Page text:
Physical activity refers to any movement of the body generated by the muscles and which burns energy. Physical activity includes exercise, but also includes activity as a part of work, chores or transport. Participation in regular physical activity is important for health and well-being. For most people with cystic fibrosis, physical activity and exercise are routinely recommended, but participation in prescribed programmes is often poor. The best way to encourage people with cystic fibrosis to do more physical activity during their day is unclear. This review aimed to evaluate the strategies that encourage people with cystic fibrosis to participate in daily physical activity. There were four included studies with a total of 199 participants which investigated the effect of exercise training on participation in physical activity. These were mostly conducted in children. The study methods and results were not clearly reported, so it was difficult to tell if the results were influenced by the way in which participants were assessed, or the nature of the outcomes reported. The training programmes ranged from 18 days to three years. In two studies the exercise training programmes were supervised and in two studies they were unsupervised and home-based. Due to differences in the study design and the outcomes measured, we could not combine data from different studies. None of the studies reported any improvement in participation in physical activity when the exercise training lasted less than six months. There was very limited evidence that using a home-exercise programme, for at least six months after receiving activity counselling and exercise advice, improved participation in physical activity in people with cystic fibrosis. No training program showed significant effects on quality of life. It is unknown whether strategies such as health coaching or Internet-based advice may help promote regular participation in physical activity in people with cystic fibrosis.
Although participation in physical activity is generally regarded as beneficial for people with cystic fibrosis, there is a lack of evidence regarding strategies to promote the uptake and the continued participation in physical activity for this population. This review provides very limited evidence that activity counselling and exercise advice, undertaken over at least six months, to engage in a home exercise programme may result in improved physical activity participation in people with cystic fibrosis. Further research is needed to determine the effect of strategies such as health coaching or telemedicine applications, in promoting the uptake and adherence to regular participation in physical activity. In addition, establishing the ideal duration of any interventions that promote physical activity, including exercise training programmes, will be important in addressing issues relating to participation in physical activity for people with cystic fibrosis.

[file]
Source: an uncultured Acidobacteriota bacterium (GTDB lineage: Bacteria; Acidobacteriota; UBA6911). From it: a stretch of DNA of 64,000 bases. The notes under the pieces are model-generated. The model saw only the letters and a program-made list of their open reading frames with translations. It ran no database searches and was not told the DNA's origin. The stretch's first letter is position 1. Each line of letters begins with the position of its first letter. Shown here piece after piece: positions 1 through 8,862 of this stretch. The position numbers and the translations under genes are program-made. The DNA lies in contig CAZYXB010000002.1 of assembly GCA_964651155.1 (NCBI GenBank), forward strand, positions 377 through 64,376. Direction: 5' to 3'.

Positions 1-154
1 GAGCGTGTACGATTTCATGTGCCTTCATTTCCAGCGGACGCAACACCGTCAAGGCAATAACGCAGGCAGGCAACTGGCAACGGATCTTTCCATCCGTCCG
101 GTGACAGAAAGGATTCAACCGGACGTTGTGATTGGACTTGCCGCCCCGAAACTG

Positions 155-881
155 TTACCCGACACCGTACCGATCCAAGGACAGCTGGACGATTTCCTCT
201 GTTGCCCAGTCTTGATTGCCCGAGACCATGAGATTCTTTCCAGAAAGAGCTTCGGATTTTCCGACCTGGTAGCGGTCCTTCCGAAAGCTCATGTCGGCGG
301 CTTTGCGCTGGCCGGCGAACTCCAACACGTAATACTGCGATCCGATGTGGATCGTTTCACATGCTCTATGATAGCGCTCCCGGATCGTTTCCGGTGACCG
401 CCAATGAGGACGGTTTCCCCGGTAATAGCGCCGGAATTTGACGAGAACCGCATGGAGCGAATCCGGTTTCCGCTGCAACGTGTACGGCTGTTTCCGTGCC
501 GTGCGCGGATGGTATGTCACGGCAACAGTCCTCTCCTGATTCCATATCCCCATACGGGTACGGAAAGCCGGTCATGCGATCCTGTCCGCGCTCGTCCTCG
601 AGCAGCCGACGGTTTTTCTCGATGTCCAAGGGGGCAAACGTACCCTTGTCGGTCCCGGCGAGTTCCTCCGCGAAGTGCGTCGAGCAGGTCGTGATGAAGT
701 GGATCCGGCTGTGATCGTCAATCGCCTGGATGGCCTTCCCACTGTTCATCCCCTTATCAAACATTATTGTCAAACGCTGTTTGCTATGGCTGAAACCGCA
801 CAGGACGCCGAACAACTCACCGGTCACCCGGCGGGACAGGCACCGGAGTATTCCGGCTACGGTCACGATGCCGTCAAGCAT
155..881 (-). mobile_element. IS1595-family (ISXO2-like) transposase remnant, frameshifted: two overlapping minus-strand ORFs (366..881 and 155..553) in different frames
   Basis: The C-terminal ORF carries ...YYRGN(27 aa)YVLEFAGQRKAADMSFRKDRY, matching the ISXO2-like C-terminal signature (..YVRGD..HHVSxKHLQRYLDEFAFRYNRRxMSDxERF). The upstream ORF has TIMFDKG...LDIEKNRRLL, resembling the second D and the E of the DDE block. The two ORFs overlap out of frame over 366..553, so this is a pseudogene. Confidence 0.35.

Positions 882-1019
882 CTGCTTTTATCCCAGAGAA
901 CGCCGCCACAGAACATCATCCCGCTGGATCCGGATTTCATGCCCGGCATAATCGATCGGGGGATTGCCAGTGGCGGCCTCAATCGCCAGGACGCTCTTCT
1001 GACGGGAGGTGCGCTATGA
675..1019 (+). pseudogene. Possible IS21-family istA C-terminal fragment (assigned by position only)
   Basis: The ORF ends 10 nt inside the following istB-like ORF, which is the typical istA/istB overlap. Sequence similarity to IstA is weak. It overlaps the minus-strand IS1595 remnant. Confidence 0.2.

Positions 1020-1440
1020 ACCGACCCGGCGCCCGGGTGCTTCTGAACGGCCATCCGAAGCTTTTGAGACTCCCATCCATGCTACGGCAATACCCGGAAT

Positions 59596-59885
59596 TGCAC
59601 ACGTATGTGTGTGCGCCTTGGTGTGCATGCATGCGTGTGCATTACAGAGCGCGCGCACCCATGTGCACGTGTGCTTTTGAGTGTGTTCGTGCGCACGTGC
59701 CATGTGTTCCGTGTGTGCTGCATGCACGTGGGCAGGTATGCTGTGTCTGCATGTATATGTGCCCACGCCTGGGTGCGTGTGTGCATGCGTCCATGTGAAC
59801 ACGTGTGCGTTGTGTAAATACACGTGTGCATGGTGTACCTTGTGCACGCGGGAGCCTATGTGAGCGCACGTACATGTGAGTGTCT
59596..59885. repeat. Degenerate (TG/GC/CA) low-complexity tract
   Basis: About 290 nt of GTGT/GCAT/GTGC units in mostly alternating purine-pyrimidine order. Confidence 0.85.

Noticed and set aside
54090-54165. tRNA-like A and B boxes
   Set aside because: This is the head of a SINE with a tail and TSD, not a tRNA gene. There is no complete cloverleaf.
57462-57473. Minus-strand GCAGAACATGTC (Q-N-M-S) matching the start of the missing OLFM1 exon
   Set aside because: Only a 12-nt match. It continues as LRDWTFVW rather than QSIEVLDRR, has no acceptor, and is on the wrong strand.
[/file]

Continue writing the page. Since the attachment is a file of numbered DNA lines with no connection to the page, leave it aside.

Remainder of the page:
In individuals with cystic fibrosis there are no established targets for participation in physical activity, nor have any ideal strategies to promote participation in physical activity been identified
To evaluate the effect of treatment to increase participation in physical activity in people with cystic fibrosis.
We searched the Cochrane Cystic Fibrosis and Genetic Disorders Group Trials Register using the terms 'physiotherapy and exercise'.
Date of the most recent search: 05 December 2013.
Additionally, we conducted searches of the electronic databases MEDLINE, CINAHL (Ebscohost), PsycINFO (OvidSP) and the Physiotherapy Evidence Database (PEDro). We also searched for potentially relevant, completed but unpublished studies, on several clinical trials registers.
Date of the most recent searches: 10 September 2012.
All randomised and quasi-randomised controlled studies which investigated strategies designed to promote increased participation in daily physical activity for individuals with cystic fibrosis.
Two authors independently selected studies for inclusion, assessed the risk of bias and extracted data. Any disagreements were resolved by discussion and consensus, or in arbitration with a third author.
Four studies (199 participants) met the inclusion criteria and were predominantly conducted in children with cystic fibrosis. Only one study had a combined cohort of adult and paediatric participants. The description of study methods was inadequate to assess the risk of bias, particularly with regard to blinding of assessors and selective reporting. One study was conducted in an inpatient setting with follow up in the outpatient setting; while the remaining three studies were conducted in individuals with stable respiratory disease in the outpatient setting. All included studies used exercise training to promote participation in physical activity, with the duration of the intervention period ranging from 18 days to three years. No improvement in physical activity participation was reported with any intervention period less than or equal to six months. Improvements in physical activity participation were only seen where follow up occurred beyond 12 months. There was no significant impact on quality of life from any of the intervention strategies.